Some embodiments of the present invention recognize the following facts, potential problems and/or potential areas for improvement with respect to the current state of the art: (i) while the infrastructure to enable rich real time communications (voice and video) typically is in place, there are often difficulties in determining who to communicate with; (ii) this is especially true for organizations with global reach, where individuals with needed skills and/or information may be located anywhere across the globe or in any segment of the larger organization; (iii) current approaches to this problem suffer from the overhead of managing static data (for example, lists of account responsibilities must be kept up to date, and user directory properties must be maintained by users); (iv) more often than not this information is not maintained, leading to unproductive communications (for example, where using such a static list to locate a representative for a specific account only to find that person is no longer involved); (v) hunt groups suffer from the problems outlined above (that is, where static lists must be constantly maintained in order to remain useful); and/or (vi) while communications technologies and infrastructure have reached the point where high-grade communications can be easily deployed and used, most organizations still use manual and error-prone means for determining who to communicate with on any given issue.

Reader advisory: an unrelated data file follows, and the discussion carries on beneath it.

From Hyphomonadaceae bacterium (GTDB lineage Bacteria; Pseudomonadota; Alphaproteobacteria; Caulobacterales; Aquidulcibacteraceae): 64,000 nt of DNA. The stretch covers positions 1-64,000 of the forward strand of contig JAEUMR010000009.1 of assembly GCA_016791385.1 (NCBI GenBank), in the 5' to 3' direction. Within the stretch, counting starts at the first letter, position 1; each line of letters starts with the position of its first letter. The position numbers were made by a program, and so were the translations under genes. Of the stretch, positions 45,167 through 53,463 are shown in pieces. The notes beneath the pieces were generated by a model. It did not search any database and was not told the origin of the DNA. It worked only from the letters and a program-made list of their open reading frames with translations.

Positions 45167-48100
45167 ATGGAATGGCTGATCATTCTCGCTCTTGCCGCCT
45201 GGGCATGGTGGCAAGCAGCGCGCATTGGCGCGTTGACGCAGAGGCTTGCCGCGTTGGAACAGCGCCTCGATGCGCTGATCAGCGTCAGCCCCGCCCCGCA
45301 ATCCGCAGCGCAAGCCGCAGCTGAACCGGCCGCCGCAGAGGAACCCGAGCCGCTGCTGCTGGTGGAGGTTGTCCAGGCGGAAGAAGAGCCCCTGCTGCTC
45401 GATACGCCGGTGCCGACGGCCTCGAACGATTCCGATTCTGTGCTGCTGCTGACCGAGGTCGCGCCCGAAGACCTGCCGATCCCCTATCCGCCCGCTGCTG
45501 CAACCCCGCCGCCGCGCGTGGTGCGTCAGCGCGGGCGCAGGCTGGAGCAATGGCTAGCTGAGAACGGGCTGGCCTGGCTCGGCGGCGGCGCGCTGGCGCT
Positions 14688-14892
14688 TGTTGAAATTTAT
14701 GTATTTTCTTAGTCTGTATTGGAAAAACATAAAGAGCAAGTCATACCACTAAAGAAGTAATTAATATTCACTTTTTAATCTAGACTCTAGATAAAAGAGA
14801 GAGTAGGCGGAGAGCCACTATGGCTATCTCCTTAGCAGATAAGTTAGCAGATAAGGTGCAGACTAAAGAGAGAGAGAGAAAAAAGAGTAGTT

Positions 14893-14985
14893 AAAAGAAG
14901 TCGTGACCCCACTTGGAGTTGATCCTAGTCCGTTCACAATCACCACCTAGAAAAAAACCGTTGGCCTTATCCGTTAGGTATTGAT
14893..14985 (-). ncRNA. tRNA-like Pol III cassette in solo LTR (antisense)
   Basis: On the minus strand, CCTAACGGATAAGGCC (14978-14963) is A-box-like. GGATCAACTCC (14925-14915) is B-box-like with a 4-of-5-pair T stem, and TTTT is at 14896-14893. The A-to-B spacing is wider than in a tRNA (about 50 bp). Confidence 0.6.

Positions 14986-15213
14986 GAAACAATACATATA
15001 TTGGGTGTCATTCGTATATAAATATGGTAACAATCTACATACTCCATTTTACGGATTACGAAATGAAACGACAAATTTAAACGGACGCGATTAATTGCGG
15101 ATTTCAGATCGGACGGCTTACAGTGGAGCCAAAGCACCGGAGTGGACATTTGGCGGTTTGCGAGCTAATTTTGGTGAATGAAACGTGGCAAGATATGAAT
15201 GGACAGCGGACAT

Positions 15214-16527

Some embodiments of the present invention may include one, or more, of the following features, characteristics and/or advantages: (i) a social hunt group (SHG) is created; (ii) formulating a social hunt group where incoming calls to the hunt group are routed to individual members of the hunt group; (iii) address the shortfalls of statically defined communications lists by providing a dynamic means of determining such lists; (iv) leverage an organization's social computing infrastructure and data; (v) SHGs are automatically aligned with the groupings that a user expects in other contexts; (vi) allow a caller/user to reach a person with a desired skill or affinity; (vii) skill or affinity of the contact determined by the social computing activities of a pool of contacts in the overall organization; (viii) a socially formed hunt group where a person reaches out in the form of calling the group or a Unified SHG number; (iv) a method to define the “Active End Point” (AEP) in a group, where the AEP is either a person or a device; (x) a social hunt group defined by AEPs including: (a) people, (b) devices, (c) conference numbers, and/or (d) interactive voice response (IVR) services; (xi) the AEP is a person who is an active member of the SHG; (xii) a method to define any other active object, such as a conference room number, a number of another SHG, a device, a number to an IVR service, etc.; (xiii) automatic and dynamic routing of calls within the SHG; (xiv) automatic dynamic routing of incoming calls to the social hunt group based on a social score of the individual members of the group; (xv) automatic dynamic routing of incoming calls to the social hunt group based on a social score of the devices used by members of the group; (xvi) the call made to the SHG group ends up on the conferencing application server (CAS) that routes the call to an AEP; (xvii) the dynamic routing rule is changed based on the AEP's activity in a group; (xviii) automatically updates the social score; (xix) computing the social score of members of the group based on daily activities; (xx) generating a social score based on a plurality of services at the back-end (for example, responses to calls, responses in an activity, the skill of members, posting to blogs, and posting to forums); and/or (xxi) the social score is maintained to create the priority of the routing rule.